The first time a client brought intellectual property lawyer Janine Anthony Bowen a cloud computing contract to look over, her reaction was, essentially, "These people must be nuts."
"I read the clause saying the service provider would bear no liability for anything that went wrong with its service, and even if something did go wrong, my client would still be responsible," recounts Bowen, lead partner at Jack Attorneys & Advisors in Atlanta.
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To recover any losses, her client would have had to bring suit, and the maximum recovery amount equaled no more than the fees paid for 12 months of service. That amount wouldn't even begin to come close to the value of a data loss. Bowen's assessment of the contract was blunt: "The terms were offensive," she says.
Tanya Forsheit, with whom Bowen shared the dais at a Practising Law Institute seminar on cloud computing in San Francisco last summer, says she has similar concerns. "The cloud providers try to convey a take-it-or-leave-it attitude for their contracts, expecting people to click through the 'I accept' options the way people click through the iTunes website," says Forsheit, a founding partner of InfoLawGroup who works out of the firm's Manhattan Beach, Calif., office.
Because of the take-it-or-leave-it approach of cloud providers, IT professionals are running into problems with the legal professionals charged with mitigating the risks that their organizations face. That's the case at the Port of San Diego, where Deborah Finley just began thinking about using a small vendor's cloud-based email archiving service.
"We're a medium-size organization without the leverage a larger organization might enjoy. The vendor's contract had a limitation of liability for the cost of the contract, while our legal department has standard language about indemnification," says Finley, the Port's director of business information and technology services. "To change that language, we would need board approval."
After some back and forth, Finley and the Port lawyers reached a compromise, but she's reluctant to go to the board every time she wants to sign a cloud computing contract.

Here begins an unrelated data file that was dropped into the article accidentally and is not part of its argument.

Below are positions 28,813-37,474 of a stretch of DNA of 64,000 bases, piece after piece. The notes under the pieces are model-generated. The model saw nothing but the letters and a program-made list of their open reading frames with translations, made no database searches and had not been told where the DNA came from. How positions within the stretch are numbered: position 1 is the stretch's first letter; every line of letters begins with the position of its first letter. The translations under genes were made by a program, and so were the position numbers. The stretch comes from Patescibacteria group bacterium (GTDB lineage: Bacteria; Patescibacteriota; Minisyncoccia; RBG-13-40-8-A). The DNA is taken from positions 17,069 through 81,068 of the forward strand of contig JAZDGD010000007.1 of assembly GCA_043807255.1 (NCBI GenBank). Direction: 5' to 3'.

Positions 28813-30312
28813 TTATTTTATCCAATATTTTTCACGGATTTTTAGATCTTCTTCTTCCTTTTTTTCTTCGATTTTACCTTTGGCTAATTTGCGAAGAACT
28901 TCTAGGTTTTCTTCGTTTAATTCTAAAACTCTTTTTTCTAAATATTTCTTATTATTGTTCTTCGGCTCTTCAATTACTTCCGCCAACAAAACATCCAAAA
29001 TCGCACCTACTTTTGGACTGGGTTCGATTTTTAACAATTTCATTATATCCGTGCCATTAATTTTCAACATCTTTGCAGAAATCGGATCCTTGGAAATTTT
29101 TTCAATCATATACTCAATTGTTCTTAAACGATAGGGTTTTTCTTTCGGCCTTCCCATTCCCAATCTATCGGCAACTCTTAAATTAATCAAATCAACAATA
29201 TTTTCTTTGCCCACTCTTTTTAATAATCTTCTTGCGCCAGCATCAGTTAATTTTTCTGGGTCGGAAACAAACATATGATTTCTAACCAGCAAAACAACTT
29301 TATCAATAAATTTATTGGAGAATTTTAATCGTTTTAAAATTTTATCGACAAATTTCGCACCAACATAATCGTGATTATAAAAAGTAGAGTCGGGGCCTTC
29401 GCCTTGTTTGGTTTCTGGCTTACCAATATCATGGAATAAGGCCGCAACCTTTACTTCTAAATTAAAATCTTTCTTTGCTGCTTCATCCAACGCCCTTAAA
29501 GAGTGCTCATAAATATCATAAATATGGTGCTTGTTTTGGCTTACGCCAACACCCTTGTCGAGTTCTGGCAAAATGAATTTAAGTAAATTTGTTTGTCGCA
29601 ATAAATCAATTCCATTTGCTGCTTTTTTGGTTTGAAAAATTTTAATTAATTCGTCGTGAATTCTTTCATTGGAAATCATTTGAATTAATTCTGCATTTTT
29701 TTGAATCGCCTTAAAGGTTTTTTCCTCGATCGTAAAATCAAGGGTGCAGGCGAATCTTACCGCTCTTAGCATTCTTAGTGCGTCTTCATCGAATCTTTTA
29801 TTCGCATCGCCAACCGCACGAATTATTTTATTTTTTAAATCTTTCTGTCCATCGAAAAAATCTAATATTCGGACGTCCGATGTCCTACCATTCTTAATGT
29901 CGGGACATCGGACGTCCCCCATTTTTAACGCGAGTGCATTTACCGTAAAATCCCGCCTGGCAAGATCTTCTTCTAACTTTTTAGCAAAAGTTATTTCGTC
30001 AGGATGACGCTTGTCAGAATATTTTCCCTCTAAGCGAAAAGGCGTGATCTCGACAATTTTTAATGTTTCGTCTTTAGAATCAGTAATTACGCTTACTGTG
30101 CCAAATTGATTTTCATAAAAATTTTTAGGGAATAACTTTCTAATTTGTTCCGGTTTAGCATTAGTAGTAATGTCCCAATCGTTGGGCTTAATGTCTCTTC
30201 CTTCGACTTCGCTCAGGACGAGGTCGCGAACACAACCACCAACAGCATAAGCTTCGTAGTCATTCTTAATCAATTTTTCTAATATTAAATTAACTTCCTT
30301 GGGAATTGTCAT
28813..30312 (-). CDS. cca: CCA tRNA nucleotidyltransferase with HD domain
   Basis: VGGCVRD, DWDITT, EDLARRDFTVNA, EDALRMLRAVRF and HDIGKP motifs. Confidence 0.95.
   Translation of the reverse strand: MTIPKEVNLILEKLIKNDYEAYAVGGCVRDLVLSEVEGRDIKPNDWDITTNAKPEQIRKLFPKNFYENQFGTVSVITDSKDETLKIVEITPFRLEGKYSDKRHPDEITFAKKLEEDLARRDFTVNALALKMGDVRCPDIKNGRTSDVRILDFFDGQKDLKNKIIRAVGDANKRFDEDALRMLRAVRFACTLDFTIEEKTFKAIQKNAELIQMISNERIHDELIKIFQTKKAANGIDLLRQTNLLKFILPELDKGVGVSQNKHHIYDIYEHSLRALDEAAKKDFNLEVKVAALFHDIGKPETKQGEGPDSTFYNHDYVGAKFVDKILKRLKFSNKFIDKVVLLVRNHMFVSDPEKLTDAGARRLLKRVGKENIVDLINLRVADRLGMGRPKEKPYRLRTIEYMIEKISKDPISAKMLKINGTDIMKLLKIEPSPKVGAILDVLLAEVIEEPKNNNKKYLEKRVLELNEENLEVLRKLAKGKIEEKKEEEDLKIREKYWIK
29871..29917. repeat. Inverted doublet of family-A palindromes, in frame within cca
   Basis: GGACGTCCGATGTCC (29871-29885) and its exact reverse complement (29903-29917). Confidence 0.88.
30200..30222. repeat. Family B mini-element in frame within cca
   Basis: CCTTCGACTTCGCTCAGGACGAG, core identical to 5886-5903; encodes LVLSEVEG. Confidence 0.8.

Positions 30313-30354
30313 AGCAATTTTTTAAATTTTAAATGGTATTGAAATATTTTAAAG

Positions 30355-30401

For Finley and many other IT execs, the bottom line is this: Cloud computing is supposed to make things easier and cheaper for IT, but instead, it's turning lawyers and CIOs -- two groups with more common ground than they realize -- into adversaries, at least temporarily.
The lawyers, whose job is to advise the company on legal, risk and compliance issues, want to limit contracts that ignore or gloss over matters related to data loss, privacy, security and e-discovery. CIOs, whose job is to advise the company on technological issues, want to provide computing capabilities to business units as quickly as possible.
As cloud computing becomes more prevalent, the two groups can find themselves at loggerheads -- though both are striving to serve the business.
As an IT leader, how can you come to terms with your company's legal counsel? How can the two of you work together to make your company's transition to the cloud fruitful rather than fretful? The process is fairly simple, cloud pioneers say: Ask lots of questions and exercise a healthy dose of due diligence -- all of which can lay the groundwork for future teamwork in the cloud.
Why the cloud causes trouble
Cloud computing is a relatively recent development and therefore an area where legal precedents are scarce. "People don't think about the legal issues because this is so new," says Barry Murphy, an analyst at Boston-based eDJ Group, a research firm that focuses on information governance and e-discovery. "There's no prescriptive case law, so there's a lot of trepidation" among lawyers anxious to both protect the company's data and remain on the correct side of government regulation, Murphy explains.